From Dream to Reality: The Future Land of Innovators and Achievers

Illustration by Vahram Muradyan for “374”.

The Role of Technology in the Modern World

Sovereignty is defined as the highest degree of power or authority. This term, and even its existence, is only relevant to the idea that states or groups of people may not necessarily be sovereign or that their autonomy may not be guaranteed.

For a state to maintain its sovereignty, it needs bargaining power. Smaller states have fewer resources and less power to protect themselves. The power dynamic between and within small and large states creates instability, causing national geographies to expand and shrink as time progresses.

In an increasingly globalized and digitized world, sovereignty will depend more on technological resources. This leads to the question about our desire, motivation and ability to effectively compete with the rest of the world in developing the proper technological solutions.

A century ago, most issues and conflicts were localized, confined to specific regions. Today, technology transcends borders, boundaries, and other legacy obstacles. However, technology is not linear in nature. Putting all technology into a single basket is a recipe for disaster in the world ahead. Without a clear plan and motive, any state’s sovereignty will be compromised. This is even more critical in the case of Armenia, given its geopolitical reality. The stakes are enormous.

Are IT and HighTech and Deep Tech all the same?

We have made significant strides in adopting information technology. It is now critical that we pursue the high-tech revolution with excellence. To do so, we must understand the similarities and differences between information technology and high technology. Although the two concepts share many characteristics, they are as different as apples and oranges.

Humans have been managing information through written systems for thousands of years, yet the term “information technology” was not coined until a 1958 Harvard Business Review article by Harold J. Leavitt and Thomas L. Whisler. IT revolutionized communication and business by providing digital tools and infrastructure. It encompasses the management and utilization of digital information, including hardware, software, and networks, and involves storing, processing and transmitting information. Its definition has expanded over time from being a support system for management to covering all technologies used to collect, process and disseminate information, including e-commerce, network administration, cybersecurity and software development.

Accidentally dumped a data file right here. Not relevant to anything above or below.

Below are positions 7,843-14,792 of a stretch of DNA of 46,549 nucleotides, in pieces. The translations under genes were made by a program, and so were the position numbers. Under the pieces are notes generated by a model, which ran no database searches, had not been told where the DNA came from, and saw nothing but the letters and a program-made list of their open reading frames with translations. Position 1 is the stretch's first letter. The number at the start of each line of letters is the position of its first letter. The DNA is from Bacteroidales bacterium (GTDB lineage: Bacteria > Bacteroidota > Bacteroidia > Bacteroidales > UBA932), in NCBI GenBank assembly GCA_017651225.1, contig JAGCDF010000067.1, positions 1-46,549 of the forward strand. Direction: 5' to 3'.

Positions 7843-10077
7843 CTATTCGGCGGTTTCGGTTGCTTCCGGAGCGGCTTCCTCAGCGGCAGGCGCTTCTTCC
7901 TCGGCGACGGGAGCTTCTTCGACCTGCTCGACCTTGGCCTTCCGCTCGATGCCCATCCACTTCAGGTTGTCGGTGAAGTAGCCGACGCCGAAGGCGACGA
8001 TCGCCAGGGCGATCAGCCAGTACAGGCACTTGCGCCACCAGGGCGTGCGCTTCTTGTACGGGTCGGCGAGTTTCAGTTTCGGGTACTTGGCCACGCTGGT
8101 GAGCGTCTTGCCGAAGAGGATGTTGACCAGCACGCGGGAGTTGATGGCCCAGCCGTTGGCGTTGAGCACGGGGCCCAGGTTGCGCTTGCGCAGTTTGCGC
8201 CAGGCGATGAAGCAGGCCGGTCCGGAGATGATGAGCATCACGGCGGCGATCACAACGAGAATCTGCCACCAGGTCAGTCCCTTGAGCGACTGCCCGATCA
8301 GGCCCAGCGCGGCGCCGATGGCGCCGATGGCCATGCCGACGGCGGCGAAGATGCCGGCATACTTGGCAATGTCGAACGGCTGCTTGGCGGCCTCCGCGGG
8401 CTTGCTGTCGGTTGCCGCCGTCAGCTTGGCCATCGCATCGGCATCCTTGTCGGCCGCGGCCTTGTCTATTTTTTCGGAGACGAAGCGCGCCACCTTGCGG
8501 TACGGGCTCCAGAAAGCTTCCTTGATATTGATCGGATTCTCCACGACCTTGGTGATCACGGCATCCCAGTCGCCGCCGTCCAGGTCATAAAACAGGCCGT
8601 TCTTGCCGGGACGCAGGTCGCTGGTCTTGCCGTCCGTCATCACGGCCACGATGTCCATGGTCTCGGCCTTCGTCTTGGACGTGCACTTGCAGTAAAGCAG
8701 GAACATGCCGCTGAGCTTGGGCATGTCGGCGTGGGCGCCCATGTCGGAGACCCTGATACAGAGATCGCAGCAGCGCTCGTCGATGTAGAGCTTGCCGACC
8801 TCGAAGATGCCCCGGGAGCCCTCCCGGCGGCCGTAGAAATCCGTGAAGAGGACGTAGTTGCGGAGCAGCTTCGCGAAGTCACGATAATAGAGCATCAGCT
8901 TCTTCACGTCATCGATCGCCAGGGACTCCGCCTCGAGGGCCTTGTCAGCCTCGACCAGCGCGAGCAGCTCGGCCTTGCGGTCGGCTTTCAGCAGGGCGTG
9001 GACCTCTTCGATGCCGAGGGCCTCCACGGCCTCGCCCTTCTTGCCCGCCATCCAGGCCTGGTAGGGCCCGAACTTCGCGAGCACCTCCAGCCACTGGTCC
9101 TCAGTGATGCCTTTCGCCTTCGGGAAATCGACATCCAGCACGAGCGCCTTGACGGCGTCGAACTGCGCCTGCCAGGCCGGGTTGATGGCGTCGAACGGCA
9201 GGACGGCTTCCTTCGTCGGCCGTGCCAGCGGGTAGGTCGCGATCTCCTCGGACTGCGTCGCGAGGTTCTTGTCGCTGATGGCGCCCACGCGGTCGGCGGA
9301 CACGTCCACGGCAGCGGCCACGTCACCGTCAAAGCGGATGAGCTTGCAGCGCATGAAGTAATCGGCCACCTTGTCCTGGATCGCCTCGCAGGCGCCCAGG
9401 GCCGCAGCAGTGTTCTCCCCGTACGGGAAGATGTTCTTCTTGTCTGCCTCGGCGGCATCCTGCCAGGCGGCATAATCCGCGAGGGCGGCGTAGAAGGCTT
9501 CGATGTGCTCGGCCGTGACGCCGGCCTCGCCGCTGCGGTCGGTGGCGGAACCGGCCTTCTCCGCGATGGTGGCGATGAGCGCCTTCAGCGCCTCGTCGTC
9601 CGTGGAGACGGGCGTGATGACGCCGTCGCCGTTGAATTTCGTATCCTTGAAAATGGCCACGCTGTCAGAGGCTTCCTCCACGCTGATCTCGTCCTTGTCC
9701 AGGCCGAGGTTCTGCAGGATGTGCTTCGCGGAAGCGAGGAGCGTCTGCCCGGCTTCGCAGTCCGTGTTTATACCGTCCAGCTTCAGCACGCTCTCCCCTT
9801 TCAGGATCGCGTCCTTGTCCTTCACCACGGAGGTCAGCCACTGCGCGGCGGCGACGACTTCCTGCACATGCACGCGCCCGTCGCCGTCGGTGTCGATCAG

For more than half a century, IT has led the way. The development agendas of many nations began to include more sophisticated technology. This was driven by cutting-edge research that brought forth innovations and advanced products and services that pushed the limits of what was thought possible, creating groundbreaking projects and services in the fields of electronics, biotechnology and aerospace. 

For most nations, advanced technology was on the fringe for several reasons. Countries did not have sufficient intellectual capital, and they did not have a pressing need. Instead, they built their economies through legacy industries such as manufacturing, farming and exploiting natural resources.

Today, high-tech industries create high-wage jobs and play a pivotal role in driving economic growth. In the past, high-technology was predominately used for space and other niche industries. However, today, high-technology has expanded from industry and firm-based to life-cycle and product-based, becoming the driver of healthcare, wellness, food security and transportation. These cutting-edge technologies are based on scientific discoveries and engineering principles, such as artificial intelligence, blockchain, biotech and advanced materials. They are being developed to solve the world’s biggest problems, from cancer treatment to food production, climate change, waste recycling and clean energy. 

Further exploration of this topic reveals that a policy framework that encourages and supports technology investment at a government level can have a profound impact. The research shows that a 1% increase in R&D expenditures will increase high-technology exports by 6.5%, information-communication technology exports by 0.6% and economic growth by 0.43%.

The Three Pillars of the Scientific Ecosystem